Friday, May 06, 2005

Height Limits

I am puzzled. Your elected council puts into it's laws a height limit, say four stories. A developer wishes to build something eighteen stories high. It should stop there. The developer needs to look in another city area that allows eighteen stories. But no, the developer lodges the application which the council naturally is obliged to reject.

The developer takes the matter to VCAT and although often VCAT goes against a council decision, in this case they did not. The matter ends up in the Supreme Court which has yet to make a decision. In the meantime, the developer lodges an ammended plan for an eight story building, still above the height limit, but this is his fall back position.

But no matter which way the court goes, why does it get past an automatic rejection by council? I know the legal reasons why, but where is the logic?

We have heard so many promises from our state government about planning issues, but until they stop this nonsense, who is going to believe them?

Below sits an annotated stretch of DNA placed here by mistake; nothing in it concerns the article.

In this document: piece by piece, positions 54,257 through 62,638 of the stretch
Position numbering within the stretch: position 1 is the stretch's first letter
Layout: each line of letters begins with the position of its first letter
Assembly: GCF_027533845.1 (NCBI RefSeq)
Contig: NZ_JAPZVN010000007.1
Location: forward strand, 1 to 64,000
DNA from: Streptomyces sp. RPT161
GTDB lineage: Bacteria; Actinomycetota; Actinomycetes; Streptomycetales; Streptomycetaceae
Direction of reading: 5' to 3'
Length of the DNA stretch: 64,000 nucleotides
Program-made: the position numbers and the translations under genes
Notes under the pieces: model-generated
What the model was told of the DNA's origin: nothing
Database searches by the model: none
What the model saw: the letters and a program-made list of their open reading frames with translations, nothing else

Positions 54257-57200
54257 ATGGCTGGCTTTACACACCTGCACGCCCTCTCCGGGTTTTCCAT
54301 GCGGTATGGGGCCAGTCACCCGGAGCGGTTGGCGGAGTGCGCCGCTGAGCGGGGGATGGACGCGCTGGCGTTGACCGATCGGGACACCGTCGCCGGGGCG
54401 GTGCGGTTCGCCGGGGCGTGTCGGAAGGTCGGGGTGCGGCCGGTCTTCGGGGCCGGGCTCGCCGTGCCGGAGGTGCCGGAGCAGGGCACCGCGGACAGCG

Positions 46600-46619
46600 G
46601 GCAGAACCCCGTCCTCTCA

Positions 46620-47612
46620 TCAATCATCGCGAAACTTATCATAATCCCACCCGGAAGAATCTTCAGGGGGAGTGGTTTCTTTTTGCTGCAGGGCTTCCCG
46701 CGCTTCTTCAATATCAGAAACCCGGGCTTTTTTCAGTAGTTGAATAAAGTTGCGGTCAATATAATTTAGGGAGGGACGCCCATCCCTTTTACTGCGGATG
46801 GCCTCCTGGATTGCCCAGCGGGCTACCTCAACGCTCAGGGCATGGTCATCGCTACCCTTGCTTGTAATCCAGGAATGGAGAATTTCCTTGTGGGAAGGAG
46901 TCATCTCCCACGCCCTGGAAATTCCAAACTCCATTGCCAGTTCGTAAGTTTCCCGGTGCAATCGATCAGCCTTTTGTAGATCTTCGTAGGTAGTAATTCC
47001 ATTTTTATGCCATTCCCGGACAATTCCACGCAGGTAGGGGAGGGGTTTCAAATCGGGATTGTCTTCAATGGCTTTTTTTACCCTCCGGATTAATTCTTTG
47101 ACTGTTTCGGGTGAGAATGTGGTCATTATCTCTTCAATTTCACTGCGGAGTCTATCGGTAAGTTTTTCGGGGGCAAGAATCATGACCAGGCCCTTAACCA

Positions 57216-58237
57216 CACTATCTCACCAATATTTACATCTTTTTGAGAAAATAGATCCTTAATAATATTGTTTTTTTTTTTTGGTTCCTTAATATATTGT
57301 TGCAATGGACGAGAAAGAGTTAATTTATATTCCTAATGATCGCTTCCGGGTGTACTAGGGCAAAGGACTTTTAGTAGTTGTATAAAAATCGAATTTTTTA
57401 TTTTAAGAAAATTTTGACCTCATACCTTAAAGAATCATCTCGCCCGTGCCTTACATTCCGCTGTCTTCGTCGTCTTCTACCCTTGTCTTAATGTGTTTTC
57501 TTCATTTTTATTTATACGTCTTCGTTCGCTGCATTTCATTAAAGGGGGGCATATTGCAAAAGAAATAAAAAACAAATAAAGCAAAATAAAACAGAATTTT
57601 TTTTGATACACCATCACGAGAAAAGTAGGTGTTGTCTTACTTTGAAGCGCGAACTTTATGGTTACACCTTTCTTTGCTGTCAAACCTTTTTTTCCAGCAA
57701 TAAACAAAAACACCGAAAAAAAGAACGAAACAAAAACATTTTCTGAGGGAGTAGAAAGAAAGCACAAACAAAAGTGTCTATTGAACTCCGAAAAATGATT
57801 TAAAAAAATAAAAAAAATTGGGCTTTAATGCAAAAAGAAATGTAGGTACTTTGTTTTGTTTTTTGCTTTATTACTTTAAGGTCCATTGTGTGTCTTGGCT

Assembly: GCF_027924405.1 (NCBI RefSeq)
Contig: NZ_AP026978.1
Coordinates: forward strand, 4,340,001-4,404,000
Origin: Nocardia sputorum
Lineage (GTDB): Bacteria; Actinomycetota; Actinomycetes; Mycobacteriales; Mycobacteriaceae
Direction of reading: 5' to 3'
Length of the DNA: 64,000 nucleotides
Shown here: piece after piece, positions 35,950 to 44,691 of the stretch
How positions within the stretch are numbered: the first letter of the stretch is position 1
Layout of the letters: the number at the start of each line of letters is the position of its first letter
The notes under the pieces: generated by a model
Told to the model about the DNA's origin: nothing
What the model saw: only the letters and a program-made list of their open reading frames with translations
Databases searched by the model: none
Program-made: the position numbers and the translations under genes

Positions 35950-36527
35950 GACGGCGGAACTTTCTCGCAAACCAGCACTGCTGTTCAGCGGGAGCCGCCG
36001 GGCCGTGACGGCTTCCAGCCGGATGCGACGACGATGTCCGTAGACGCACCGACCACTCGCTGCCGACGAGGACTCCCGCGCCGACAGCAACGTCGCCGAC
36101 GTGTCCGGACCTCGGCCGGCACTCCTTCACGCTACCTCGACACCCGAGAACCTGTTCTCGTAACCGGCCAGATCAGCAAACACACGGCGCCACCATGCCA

2 comments:

  1. It is a joke. I guess it can allow some flexibilty in a situation where a council might enact an stupid law (not an uncommon thing). It does mean that developers with money can circumvent what is a proper and reasonable planning restriction.

    Having been part of that process, I have found that developers know that they can throw a bit of money around, make some minor concession and the out-of-touch old codgers sitting on the bench are likely to be caring more about their lunch at Flower Drum than the monstrously-inappropriate builiding they are deciding on (assuming that they are awake for the whole court sitting).

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  2. I'm trying to think of some double-meaning erection joke, but it's too early in the morning.

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